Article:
The Cairo Declaration (2015)
This film formed part of a massive Chinese government cultural push to commemorate the 70th anniversary of their victory in the Second Sino-Japanese War. The declaration itself came at a key moment in the Second World War, as Churchill and Roosevelt met Chiang Kai-Shek, Generalissimo of the Republic of China, to form an allegiance against Japan. Their intention was to “restrain and punish” the aggressor and to map a post-war path for Asia. But the film had a socking great lie at its heart: it depicts Mao, not Chian Kai-Shek, as the Chinese representative at the meeting in Egypt. Mao wasn’t even at the conference. Such shameless aggrandisement of the heroic founder of modern Communist China, made the film a laughing stock beyond its target audience.
Pépé le Moko (1937)
This depiction of a gangster on the run who ends up living in hiding in the Casbah quarter of Algiers is based on a French book, but rooted in reality. It follows a police inspector as he seeks to lure Pépé from his refuge. The film’s purportedly true-to-life portrayal of French colonial policies and values has attracted angry criticism. One historian, David Henry Slavin, drew attention to the film’s denial of colonial realities, describing it as a reworking of history that “hinders France’s ability to confront the legacy of its colonial past”.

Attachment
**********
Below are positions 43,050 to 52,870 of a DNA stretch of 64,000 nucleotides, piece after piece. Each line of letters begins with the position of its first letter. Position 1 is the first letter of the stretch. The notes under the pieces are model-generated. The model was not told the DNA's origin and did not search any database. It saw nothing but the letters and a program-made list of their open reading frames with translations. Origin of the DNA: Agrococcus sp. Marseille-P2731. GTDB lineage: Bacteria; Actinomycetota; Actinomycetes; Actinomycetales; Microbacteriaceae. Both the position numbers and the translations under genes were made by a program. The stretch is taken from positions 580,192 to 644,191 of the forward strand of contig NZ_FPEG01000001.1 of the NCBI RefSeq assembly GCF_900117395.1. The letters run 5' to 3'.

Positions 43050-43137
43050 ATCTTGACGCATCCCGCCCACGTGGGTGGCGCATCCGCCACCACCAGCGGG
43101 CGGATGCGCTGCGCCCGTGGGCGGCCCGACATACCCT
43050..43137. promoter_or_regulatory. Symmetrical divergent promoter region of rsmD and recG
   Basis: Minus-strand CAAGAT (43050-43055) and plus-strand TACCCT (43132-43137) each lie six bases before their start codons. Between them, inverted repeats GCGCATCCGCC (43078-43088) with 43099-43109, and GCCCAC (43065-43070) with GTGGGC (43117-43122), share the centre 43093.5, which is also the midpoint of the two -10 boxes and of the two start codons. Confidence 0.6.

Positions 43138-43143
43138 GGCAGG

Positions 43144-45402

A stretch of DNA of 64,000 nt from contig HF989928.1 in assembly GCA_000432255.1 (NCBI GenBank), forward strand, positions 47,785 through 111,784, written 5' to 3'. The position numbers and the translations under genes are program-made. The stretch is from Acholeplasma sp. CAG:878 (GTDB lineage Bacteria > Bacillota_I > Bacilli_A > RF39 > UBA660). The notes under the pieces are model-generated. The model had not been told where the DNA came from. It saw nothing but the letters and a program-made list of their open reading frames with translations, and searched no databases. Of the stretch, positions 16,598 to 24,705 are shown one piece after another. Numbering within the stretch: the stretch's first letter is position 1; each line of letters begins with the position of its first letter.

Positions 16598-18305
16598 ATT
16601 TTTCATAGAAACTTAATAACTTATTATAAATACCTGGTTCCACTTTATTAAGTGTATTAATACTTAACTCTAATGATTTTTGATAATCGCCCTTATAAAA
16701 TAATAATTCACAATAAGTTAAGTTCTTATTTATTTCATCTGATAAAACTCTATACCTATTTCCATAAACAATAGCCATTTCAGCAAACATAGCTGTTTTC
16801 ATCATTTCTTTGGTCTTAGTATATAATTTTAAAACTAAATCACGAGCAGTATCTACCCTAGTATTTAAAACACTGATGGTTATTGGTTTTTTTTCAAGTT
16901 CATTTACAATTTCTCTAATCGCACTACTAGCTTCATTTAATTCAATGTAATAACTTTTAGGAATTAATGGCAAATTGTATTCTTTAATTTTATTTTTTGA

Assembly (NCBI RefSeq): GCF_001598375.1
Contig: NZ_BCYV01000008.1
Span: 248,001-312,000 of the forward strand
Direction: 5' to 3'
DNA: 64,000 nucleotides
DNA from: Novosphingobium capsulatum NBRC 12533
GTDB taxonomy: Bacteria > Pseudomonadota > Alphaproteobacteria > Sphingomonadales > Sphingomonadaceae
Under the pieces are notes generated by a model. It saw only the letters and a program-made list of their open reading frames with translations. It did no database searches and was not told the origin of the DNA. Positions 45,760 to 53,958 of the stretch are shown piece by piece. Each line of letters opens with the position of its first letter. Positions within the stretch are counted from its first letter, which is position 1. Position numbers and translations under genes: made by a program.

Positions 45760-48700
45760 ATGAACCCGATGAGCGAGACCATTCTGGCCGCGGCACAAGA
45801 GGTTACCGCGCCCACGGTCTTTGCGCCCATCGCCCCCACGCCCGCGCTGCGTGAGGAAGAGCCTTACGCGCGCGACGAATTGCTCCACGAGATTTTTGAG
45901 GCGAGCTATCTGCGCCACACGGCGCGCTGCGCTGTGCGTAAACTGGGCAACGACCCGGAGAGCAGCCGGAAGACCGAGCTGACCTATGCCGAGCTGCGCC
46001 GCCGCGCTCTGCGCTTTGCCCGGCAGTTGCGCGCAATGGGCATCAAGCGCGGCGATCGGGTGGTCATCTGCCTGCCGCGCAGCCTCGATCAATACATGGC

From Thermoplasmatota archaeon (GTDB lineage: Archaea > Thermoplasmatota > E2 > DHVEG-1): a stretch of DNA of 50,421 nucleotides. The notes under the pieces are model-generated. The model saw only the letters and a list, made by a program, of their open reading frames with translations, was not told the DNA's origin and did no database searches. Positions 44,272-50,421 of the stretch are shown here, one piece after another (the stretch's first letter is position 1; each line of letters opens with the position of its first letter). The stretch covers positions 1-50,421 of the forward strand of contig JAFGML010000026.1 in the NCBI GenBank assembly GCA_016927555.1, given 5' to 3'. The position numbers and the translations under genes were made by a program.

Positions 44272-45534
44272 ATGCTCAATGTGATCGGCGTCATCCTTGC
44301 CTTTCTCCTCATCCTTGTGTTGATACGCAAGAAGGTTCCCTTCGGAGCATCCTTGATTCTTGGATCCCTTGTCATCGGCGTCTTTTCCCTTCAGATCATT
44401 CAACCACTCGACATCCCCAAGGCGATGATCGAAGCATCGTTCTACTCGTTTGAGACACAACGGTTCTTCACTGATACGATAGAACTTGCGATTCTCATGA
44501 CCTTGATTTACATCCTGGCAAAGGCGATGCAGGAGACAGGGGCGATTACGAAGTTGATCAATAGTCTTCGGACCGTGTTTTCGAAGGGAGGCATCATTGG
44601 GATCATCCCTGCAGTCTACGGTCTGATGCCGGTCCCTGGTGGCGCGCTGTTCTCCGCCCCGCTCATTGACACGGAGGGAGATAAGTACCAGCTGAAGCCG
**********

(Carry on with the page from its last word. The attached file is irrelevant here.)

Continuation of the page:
Based almost entirely on conspiracy, Oliver Stone’s movie suggests that the FBI and CIA were involved in the assassination of JFK. In one entirely fabricated scene, a character called David Ferrie confesses to the JFK assassination plot. The key witness in the film is invented, and the film’s conclusion – that there was a second gunman – is not backed up by facts. The movie was a gift to conspiracy theorists and, according to former President Gerald Ford, was “a desecration to the memory of President Kennedy and a fraudulent misrepresentation of the truth to the American public”.
Director Oliver Stone’s relationship with history comes under scrutiny again with Nixon. The protagonist is shown as being totally unfit for the role of President: an unstable, alcoholic man. While there is an element of truth in the interpretation, it is the only aspect of Nixon’s character shown by the director. And the distorted portrait perfectly suits Stone’s left-wing political viewpoint. The film goes on to show how Nixon hated the Kennedys and their policies, and also slyly accuses him of somehow being implicated in JFK’s death. It also suggests that Nixon prolonged a war in Vietnam for his own selfish political reasons, something for which there is no evidence. The Nixon Family were horrified, calling the film “reprehensible”.